WHC Frend (Martyrdom and Persecution in the Early Church (Stories of Faith & Fame), 18-19) explains some of the remarkable resemblances between the account of the martyrs of Lyons (177) and the accounts of Maccabean martyrs: “The most obvious point of contact between the two is the identification of the heroic mother of the Maccabean youths and the slave Blandina. She also is ‘a noble mother’ who ‘encouraged her children’ and ‘sent them forth triumphant to their living.’ Having ‘completed her task and endured all the tortures of the children hastened after them.’ Like her prototype in ii and iv Maccabees, she dies last of all, encouraging the youngest of those martyrs about whom anything is recorded, to be steadfast.”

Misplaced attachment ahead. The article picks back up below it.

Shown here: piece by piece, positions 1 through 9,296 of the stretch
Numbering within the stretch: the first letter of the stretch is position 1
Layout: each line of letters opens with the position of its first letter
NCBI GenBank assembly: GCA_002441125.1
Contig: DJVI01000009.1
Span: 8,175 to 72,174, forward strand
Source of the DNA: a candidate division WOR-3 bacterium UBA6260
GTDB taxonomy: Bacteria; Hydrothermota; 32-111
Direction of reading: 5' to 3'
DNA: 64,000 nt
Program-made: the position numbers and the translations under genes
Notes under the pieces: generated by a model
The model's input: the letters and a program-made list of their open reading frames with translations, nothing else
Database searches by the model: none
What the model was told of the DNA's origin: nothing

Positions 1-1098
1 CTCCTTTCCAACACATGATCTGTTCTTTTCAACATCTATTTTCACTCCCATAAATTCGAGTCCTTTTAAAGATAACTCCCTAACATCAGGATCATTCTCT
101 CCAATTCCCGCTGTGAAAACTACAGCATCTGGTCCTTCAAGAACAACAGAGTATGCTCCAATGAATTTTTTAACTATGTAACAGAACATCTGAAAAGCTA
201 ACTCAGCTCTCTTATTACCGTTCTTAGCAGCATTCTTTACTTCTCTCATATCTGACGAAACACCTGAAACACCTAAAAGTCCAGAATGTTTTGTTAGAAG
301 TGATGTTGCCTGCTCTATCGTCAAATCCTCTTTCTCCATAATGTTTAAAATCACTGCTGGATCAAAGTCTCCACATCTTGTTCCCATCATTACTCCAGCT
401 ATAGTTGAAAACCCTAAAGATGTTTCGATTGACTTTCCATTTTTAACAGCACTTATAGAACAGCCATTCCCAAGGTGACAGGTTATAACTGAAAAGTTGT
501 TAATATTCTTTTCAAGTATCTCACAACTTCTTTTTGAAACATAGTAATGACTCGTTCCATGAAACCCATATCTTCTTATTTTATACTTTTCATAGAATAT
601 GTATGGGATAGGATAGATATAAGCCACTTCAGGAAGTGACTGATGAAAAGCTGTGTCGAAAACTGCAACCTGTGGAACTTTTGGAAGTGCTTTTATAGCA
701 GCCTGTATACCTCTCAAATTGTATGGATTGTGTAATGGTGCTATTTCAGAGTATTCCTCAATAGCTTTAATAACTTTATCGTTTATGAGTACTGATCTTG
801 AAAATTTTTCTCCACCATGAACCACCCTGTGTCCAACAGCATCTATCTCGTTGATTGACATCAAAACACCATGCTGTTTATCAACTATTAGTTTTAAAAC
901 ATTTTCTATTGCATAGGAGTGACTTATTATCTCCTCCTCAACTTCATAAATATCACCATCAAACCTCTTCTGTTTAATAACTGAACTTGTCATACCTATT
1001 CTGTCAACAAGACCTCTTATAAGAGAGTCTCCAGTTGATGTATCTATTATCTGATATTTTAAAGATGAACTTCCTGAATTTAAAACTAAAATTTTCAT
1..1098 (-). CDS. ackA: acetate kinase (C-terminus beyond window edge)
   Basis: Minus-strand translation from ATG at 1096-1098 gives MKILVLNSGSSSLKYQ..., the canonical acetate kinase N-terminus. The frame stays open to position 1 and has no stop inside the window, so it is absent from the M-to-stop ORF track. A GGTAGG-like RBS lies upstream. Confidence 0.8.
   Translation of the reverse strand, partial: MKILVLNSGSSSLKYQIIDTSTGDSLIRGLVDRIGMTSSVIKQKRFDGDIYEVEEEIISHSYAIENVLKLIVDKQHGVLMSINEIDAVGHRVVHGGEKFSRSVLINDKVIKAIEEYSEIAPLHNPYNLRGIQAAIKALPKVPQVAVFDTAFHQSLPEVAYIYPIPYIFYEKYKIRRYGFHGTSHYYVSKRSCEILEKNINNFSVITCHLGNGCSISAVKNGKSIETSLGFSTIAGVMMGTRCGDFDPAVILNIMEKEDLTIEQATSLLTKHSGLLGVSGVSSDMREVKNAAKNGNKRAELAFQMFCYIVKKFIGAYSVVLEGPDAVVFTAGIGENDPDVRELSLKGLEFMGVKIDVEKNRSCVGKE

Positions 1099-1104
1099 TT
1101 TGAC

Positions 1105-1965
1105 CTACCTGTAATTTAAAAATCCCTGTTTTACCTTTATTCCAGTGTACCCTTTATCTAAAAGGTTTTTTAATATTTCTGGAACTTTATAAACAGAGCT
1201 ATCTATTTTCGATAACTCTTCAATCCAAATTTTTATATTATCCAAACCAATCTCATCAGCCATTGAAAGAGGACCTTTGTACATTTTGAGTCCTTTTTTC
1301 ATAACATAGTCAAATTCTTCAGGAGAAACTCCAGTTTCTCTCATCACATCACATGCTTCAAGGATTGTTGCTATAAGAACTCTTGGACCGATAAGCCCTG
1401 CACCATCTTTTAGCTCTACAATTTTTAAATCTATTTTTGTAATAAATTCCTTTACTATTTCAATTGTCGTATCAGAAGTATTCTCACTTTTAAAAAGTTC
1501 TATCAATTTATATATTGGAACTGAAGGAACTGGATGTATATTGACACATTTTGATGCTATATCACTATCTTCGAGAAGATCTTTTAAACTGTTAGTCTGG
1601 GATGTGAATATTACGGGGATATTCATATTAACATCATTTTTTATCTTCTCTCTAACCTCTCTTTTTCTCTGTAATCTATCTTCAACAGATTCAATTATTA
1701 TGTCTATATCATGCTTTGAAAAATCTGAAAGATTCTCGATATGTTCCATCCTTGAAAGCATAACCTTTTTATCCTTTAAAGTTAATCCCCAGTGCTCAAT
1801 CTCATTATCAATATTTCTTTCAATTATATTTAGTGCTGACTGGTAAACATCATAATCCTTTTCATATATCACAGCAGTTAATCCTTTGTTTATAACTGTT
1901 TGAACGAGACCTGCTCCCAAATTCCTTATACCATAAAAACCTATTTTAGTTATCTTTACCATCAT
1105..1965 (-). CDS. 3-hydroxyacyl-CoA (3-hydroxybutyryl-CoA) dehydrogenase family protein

Other parallels fill out the picture:
“Bishop Pothinus finds a parallel in Eleazar and both are described as being 90 years old. . . . there are the vivid and uninhibited descriptions of torture and death which characterize both the letter and iv Maccabees. In both, martyrdom is liked to a contest (agon) and the confessors are the athletes. They regain youth and vigour amid tortures, they resist suffering, they defeat the desperate strength of their executioners, and in the end, by ‘sealing their witness’ by death gain the crown of immortality. The martyrs go to their King, while the Maccabean heroes also go ‘to God.’ Finally, in both the Lyons letters and iv Maccabees, the theme is that the martyrs are honoured by God in a heavenly abode which no act of their adversaries can prevent.”
Frend concludes that “the writer of the Lyons letter was saturated in Maccabean literature.”
posted by Peter J. Leithart on Wednesday, September 26, 2012 at 3:04 pm
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